The Jacob Trouba era is over in Winnipeg…or is it?

Anyone’s guess as to how this mess plays out

Jacob Trouba might have slipped on a Winnipeg Jets sweater for the last time ever, but don’t bet the mortgage on it.

It wasn’t the best weekend for Winnipeg Jets fans as we finally learned, definitively, that young, expected-to-be top-pairing defenceman Jacob Trouba isn’t coming to training camp with the Winnipeg Jets and has likely pulled on a Jets jersey for the final time…maybe.

Since then, the analysis and hyper-analysis has raged in Winnipeg and around the NHL. Previous interviews with Trouba have been dissected and interpreted, and an expected radio interview was kiboshed by his agent, Kurt Overhardt.

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Overhardt then took Trouba’s spot on the radio and left a confused and disappointed fan base understandably angry. He contradicted, minimized and just came across as a bit of a jerk – which can be an asset as a player agent (see Walsh, Allan).

So what is the next move for Jets GM Kevin Cheveldayoff? Hopefully not much. Unless some team comes knocking with a package that knocks his socks off, he shouldn’t do a thing.

This is Josh Morrissey’s time

It will hurt to not have Trouba in the team’s lineup, but whatever the resolution to this conundrum ends up being, have no doubt that it will have a short term pain for long term gain element when it comes to the Jets.

This team wasn’t winning the Stanley Cup this season even with Trouba, so no need for management to panic.

Losing Trouba will undoubtedly hurt the Jets, but it shouldn’t force any panic from Jets GM Kevin Cheveldayoff

Chevy holds all the cards here in a showdown that Overhardt has become ridiculously familiar with. If there is a player holding out, refusing to come to training camp, or walking away from his team, over the last decade or so, they have very often been an Overhardt client – Ryan Johansen, Kyle Turris, Brandon Dubinsky to name a few.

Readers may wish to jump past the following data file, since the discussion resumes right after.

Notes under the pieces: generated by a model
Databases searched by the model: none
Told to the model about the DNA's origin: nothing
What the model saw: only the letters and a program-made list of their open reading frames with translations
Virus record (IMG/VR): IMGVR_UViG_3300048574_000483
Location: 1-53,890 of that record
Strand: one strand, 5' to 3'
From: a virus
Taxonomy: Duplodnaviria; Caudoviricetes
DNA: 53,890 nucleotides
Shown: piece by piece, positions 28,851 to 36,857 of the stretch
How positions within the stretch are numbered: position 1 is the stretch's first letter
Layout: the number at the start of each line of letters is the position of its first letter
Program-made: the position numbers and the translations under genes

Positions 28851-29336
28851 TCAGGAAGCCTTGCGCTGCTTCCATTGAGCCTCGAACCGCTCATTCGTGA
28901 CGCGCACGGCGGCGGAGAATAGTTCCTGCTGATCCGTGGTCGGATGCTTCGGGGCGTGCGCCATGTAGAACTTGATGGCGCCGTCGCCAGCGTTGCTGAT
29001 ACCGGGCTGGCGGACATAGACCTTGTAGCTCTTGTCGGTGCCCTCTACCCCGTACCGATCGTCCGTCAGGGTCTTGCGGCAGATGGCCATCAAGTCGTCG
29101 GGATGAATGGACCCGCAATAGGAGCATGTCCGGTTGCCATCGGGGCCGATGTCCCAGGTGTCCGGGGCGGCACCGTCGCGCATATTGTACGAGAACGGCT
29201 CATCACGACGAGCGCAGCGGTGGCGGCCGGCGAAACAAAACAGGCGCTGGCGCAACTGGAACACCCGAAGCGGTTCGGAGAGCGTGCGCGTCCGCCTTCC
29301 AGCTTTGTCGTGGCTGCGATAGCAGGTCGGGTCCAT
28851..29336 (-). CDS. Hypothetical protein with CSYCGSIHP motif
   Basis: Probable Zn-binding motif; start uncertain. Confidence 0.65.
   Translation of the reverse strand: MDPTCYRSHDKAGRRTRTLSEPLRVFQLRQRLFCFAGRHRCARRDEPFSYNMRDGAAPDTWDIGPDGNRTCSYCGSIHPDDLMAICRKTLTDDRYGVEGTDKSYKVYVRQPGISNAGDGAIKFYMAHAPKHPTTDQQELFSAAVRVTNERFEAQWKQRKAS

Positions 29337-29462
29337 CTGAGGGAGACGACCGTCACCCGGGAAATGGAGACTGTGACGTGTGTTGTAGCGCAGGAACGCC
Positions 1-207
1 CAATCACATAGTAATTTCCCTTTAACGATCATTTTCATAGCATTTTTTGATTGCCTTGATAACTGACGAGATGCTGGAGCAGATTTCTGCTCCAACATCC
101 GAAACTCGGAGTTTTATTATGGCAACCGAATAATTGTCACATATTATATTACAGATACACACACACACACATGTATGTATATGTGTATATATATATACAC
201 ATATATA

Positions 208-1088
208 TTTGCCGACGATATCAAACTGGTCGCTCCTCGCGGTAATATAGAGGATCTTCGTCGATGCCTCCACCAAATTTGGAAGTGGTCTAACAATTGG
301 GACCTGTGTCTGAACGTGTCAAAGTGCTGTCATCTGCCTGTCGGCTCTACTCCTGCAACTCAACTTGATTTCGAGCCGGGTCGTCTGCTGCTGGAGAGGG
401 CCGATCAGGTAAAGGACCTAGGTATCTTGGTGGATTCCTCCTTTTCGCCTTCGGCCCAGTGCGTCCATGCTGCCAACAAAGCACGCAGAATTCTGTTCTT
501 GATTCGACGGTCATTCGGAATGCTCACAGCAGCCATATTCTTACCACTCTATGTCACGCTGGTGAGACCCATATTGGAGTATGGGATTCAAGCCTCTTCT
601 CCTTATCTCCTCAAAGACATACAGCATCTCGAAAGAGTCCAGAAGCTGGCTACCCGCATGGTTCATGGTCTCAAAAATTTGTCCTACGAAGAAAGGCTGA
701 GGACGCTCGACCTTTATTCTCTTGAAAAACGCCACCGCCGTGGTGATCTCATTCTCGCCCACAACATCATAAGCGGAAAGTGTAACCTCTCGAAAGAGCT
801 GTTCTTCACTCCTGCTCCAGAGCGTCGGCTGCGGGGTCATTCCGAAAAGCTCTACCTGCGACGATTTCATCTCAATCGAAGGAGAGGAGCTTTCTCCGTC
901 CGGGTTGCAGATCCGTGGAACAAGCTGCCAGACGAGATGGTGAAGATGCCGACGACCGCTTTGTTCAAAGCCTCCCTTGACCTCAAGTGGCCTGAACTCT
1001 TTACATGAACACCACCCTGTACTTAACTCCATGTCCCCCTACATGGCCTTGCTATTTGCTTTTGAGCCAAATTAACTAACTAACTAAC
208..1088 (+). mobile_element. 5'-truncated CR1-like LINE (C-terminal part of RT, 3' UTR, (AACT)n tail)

As a fan, you have to wonder about the advice this guy is doling out, but when you look at some of the deals he has negotiated for his clients and the high profile clients he represents he clearly knows how to do his job.
The logic/rationale behind the trade request is disappointing and doesn’t sit well with many Jets fans. Trouba’s camp has maintained he wants a better shot at getting top four minutes as a right-side defenceman.

It’s a fair desire, for a player who has always been that. But he was coming to camp expected to start the season as the top left-side defender alongside Dustin Byfuglien – a pretty significant opportunity.
Some are wondering if there are other factors.

Is it money? Is it unhappiness playing in the league’s smallest market? Or is it lingering unhappiness from previous player moves, such as shipping out Zach Bogosian a couple of years back – Trouba’s closest friend on the team.
There is no denying that Trouba’s play hasn’t been the same since Bogo’s departure. There’s been a spark, an energy that just seemed to disappear.

Whatever it is, and it does seem legitimate that it is the usage claim that is at the forefront, that also sticks in the craw of many fans. If Trouba believes he is a better RHD than Tyler Myers, or even Dustin Byfuglien, then why not go out and prove it? Why not go out and earn the right to move up the lineup?

There is no denying that the Jets, particularly their defence corps, is measurably weaker without Trouba. They have three legitimate top-4 defenders right now in Byfuglien, Myers and Toby Enstrom, but beyond that there are some big question marks.

How the team will fill those other three spots is an interesting and maybe even frightening prospect for Jets fans.

We can hope that this plays out similarly to how it has for other Overhardt clients. They have usually resolved relatively quickly. Hopefully that will be the case for the Jets. Urgency to get something done will grow before the Dec. 1 deadline.

If Trouba hasn’t signed by then, he can’t play hockey at all this season, and that would be as damaging to him as to the Jets organization.

In a perfect world, one of two things happen in short order:
— Somehow the team and Trouba bridge the troubled waters they face and Trouba shows up for some of training camp, or very close to the start of the season.
— Or, another team steps up and makes an offer that the Jets can’t refuse.

It’s anyone’s guess exactly how this plays out, but despite the gloomy skies currently, it isn’t completely implausible to see Trouba back in his familiar #8, still as a Winnipeg Jet.

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